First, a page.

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Israel investigates possible trading knowledge ahead of Hamas attack

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Israeli authorities are investigating claims by U.S. researchers that some investors may have known in advance of a Hamas plan to attack Israel on Oct. 7 and used that information to profit from Israeli securities.

Research by law professors Robert Jackson Jr from New York University and Joshua Mitts of Columbia University found significant short-selling of shares leading up to the attacks, which triggered a war nearly two months old.

“Days before the attack, traders appeared to anticipate the events to come,” they wrote, citing short interest in the MSCI Israel Exchange Traded Fund (ETF) that “suddenly, and significantly, spiked” on Oct. 2 based on data from the Financial Industry Regulatory Authority (FINRA).

“And just before the attack, short selling of Israeli securities on the Tel Aviv Stock Exchange (TASE) increased dramatically,” they wrote in their 66-page report.

In response, the TASE referred Reuters to the Israel Securities Authority, which said: “The matter is known to the authority and is under investigation by all the relevant parties.”

A spokeswoman for the securities regulator did not elaborate, and Israeli police did not immediately comment.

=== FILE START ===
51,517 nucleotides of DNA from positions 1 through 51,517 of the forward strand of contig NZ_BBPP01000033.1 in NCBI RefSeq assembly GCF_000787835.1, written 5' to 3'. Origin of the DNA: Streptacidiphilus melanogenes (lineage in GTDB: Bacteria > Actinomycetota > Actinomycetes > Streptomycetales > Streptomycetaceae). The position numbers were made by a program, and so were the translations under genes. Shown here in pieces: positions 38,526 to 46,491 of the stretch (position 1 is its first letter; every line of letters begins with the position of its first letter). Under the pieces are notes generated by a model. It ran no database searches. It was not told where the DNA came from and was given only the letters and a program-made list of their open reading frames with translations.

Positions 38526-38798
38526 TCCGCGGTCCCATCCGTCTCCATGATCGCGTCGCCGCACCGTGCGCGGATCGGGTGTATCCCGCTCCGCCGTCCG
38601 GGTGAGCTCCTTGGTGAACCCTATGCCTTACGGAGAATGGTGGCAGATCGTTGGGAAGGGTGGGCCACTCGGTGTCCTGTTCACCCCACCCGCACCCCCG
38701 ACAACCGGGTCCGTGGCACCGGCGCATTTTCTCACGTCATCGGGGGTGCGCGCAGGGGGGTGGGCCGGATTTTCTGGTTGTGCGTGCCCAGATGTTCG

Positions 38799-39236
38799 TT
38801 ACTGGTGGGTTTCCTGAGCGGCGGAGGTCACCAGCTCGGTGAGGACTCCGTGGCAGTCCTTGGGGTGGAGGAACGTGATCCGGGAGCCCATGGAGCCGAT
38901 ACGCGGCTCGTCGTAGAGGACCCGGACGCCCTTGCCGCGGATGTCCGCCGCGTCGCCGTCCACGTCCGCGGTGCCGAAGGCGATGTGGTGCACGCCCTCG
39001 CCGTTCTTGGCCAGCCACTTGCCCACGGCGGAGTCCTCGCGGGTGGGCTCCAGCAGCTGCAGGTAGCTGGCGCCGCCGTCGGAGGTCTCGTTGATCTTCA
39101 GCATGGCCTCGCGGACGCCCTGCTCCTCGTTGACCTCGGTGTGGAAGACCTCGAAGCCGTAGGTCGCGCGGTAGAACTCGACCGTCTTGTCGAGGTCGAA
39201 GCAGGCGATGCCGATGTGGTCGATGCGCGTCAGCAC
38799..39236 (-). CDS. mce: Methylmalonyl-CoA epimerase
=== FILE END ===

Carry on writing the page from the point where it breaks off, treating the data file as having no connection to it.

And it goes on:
The researchers said short-selling, in which investors expect the share price to fall, allowing it to be bought back at a lower price at a profit, prior to Oct. 7 “exceeded the short- selling that occurred during numerous other periods of crisis.”

That includes the recession following the financial crisis in 2008, the 2014 Israel-Gaza war, and the COVID-19 pandemic.

They wrote that for Leumi, Israel’s largest bank, 4.43 million new shares sold short over the Sept. 14 to Oct. 5 period yielded profits of 3.2 billion shekels ($862 million) on that additional short-selling.

“Although we see no aggregate increase in shorting of Israeli companies on U.S. exchanges, we do identify a sharp and unusual increase, just before the attacks, in trading in risky short-dated options on these companies expiring just after the attacks,” they said.

“Our findings suggest that traders informed about the coming attacks profited from these tragic events, and consistent with prior literature we show that trading of this kind occurs in gaps in U.S. and international enforcement of legal prohibitions on informed trading.”

The professors referred to patterns in early April when it was reported that Hamas was initially planning its attack on Israel. “Short volume in EIS (the MSCI Israel ETF) peaked on April 3 at levels very similar to those observed on Oct. 2, and was far higher by an order of magnitude than other days prior to April 3,” they said.

The story of the new study was first reported on Israel’s financial news website The Marker.

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